Extracellular DNA is known to be released following bacterial autolysis . SE1457ΔsaeRS showed a higher level of Triton X-100-induced autolysis compared to the wild-type strain in TSB medium containing 1 M NaCl. In accordance with the enhanced autolysis of SE1457ΔsaeRS, extracts from SDS-treated SE1457ΔsaeRS cells exhibited more bacteriolytic bands compared to extracts from the wild-type strain. These results indicate that saeRS influenced the activity of autolysins that bind non-covalently to the S. epidermidis cell wall. In S. aureus, autolysis is a complicated process regulated by the lytSR TCS  and global regulators such as mgrA and sarA [44, 45]. Autolysis is influenced by a variety of different factors such as NaCl, pH, temperature, and growth phase, suggesting the existence of a mechanism that can sense environmental conditions [36–39]. However, Zhu et al. have demonstrated that the lytSR TCS in S. epidermidis is not involved in Triton X-100-induced autolysis and does not alter the zymogram profile , indicating that a different mechanism for autolysis regulation exists in S. epidermidis. The findings in the present study suggest that the saeRS TCS may regulate S. epidermidis autolysis.
The increased autolysis rate observed in SE1457ΔsaeRS may also be associated with the up-regulated expression of autolysins. In S. epidermidis, AtlE and Aae are important autolysins [8, 46]. AtlE is expressed as a 138 kDa precursor protein that is proteolytically processed to release the GL (51 kDa) and AM domains (62 kDa) [13, 14, 23]. Aae, a 35 kDa protein, contains three repetitive sequences in its N-terminal portion. These repeats comprise features of a putative peptidoglycan binding domain (LysM domain) found in several enzymes that are involved in cell-wall metabolism. Aae from S. epidermidis O-47 exhibited bacteriolytic activity in zymographic analysis using S. carnosus or S. epidermidis cells as a substrate. In the present study, atlE and aae transcription was up-regulated in SE1457ΔsaeRS (Table 3), which may account for the increase in bacteriolytic bands in the zymogram assay. In addition, expression of numerous autolysis-related genes in SE1457ΔsaeRS, such as lytS, lrgA, arlR, serp0043 and glpQ, were also up-regulated, suggesting that S. epidermidis autolysis mediated by saeRS may be influenced by other factors that remain to be defined.
Transcriptional profile analysis of the saeRS mutant and the wild-type strain found 135 differentially expressed genes in the present study, whereas in the Handke's study, only 65 genes in the saeR mutant were differentially expressed compared to the wild-type strain. The deletion of saeRS in S. epidermidis affects genes with a variety of functions, including bacterial autolysis (lrgA, arlR, lytS), biofilm formation (ebhA), leucine biosynthesis (leuD), protein hydrolysis (clpP), stress resistance (asp23), and cell viability (yycH). Three genes with increased expression, pflB (formate acetyltransferase), pflA (formate acetyltransferase-activating enzyme) and lrgA (holin protein) in SE1457ΔsaeRS, overlapped with the saeR deletion mutant. The discrepancies of the microarray data between the saeR mutant and the saeRS mutant may result from crosstalk between saeS and the response regulators of other TCSs. When the transcriptional profiles of the saeRS deletion mutant was compared to the S. aureus strains N315, COL, and Newman, only three differentially expressed genes, geh (glycerol ester hydrolase), efb (fibrinogen-binding protein) and lrgA (holin-like protein LrgA), were found to overlap [18, 47]. Taken together, these results suggest a different role for saeRS in S. epidermidis from that in S. aureus.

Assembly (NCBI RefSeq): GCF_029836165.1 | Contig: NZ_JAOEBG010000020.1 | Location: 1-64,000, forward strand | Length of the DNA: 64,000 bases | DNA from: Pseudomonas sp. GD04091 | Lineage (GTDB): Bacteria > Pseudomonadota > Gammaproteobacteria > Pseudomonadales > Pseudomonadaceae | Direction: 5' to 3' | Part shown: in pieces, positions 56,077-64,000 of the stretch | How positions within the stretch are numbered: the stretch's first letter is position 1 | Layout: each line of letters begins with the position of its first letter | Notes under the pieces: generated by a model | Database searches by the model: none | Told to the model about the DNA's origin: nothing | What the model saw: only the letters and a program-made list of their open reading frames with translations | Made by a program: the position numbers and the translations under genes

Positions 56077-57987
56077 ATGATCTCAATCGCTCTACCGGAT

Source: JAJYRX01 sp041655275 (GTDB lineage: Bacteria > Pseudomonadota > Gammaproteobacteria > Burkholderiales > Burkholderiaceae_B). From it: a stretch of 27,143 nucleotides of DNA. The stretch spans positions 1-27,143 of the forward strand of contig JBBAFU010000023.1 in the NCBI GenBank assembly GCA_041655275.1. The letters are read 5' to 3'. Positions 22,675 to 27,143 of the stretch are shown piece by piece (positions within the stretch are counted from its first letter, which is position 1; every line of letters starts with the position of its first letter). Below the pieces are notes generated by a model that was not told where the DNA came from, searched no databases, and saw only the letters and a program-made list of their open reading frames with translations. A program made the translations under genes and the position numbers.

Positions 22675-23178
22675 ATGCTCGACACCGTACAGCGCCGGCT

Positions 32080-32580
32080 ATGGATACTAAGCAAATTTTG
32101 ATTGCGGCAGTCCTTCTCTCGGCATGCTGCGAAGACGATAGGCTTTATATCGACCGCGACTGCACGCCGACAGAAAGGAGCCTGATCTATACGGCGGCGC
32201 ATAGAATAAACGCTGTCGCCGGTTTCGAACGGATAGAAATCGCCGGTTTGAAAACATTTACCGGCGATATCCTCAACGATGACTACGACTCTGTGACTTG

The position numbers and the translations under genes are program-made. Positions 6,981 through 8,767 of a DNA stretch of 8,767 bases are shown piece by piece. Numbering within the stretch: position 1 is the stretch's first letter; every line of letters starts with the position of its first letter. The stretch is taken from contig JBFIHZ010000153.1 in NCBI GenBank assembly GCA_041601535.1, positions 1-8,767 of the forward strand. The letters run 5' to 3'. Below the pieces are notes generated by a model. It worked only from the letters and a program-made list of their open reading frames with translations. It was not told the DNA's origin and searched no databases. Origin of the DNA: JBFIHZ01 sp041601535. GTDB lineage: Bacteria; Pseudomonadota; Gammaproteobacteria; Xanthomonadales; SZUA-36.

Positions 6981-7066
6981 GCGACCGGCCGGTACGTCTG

Genes containing the direct repeat sequence with no more than one mismatch
ATP:guanido phosphotransferase family protein
DNA-binding response regulator SaeR
phenylalanyl-tRNA synthetase, alpha subunit
3-hydroxyacyl-CoA dehydrogenase family protein
The deletion of saeRS in S. epidermidis resulted in the alteration of bacterial autolysis, increased eDNA release, and decreased bacterial cell viability in the planktonic/biofilm states. Further, Aap expression and the transcription of autolysin genes such as atlE and aae were up-regulated. Overall, these alterations were associated with the increased biofilm-forming ability of the saeRS deletion mutant. The present study suggests that in S. epidermidis, the saeRS TCS plays an important role in regulating bacterial autolysis, which is related to biofilm formation.
We thank Prof. Friedrich Götz (University of Tübingen) for his academic advice regarding zymogram analysis, PIA detection, and microarray analysis. We appreciate the suggestions and support of Prof. Søren Molin (Technical University of Denmark) regarding biofilm CLSM observation. We also thank Prof. Michel Débarbouillé (Institut Pasteur) for providing the pMAD plasmid for the construction of the SE1457ΔsaeRS strain.
This work was supported by the National High Technology Research and Development Program (863 Program) (2006AA02A253), the Scientific Technology Development Foundation of Shanghai (10410700600, 09DZ1908602, 08JC1401600), the National Natural Science Foundation of China (30800036, J0730860), National Science and Technology Major Project (2009ZX09303-005, 2008ZX10003-016, 2009ZX10004-502), the Program of Ministry of Science and Technology of China (2010DFA32100), and the IBS Open Research Grant (IBS09064).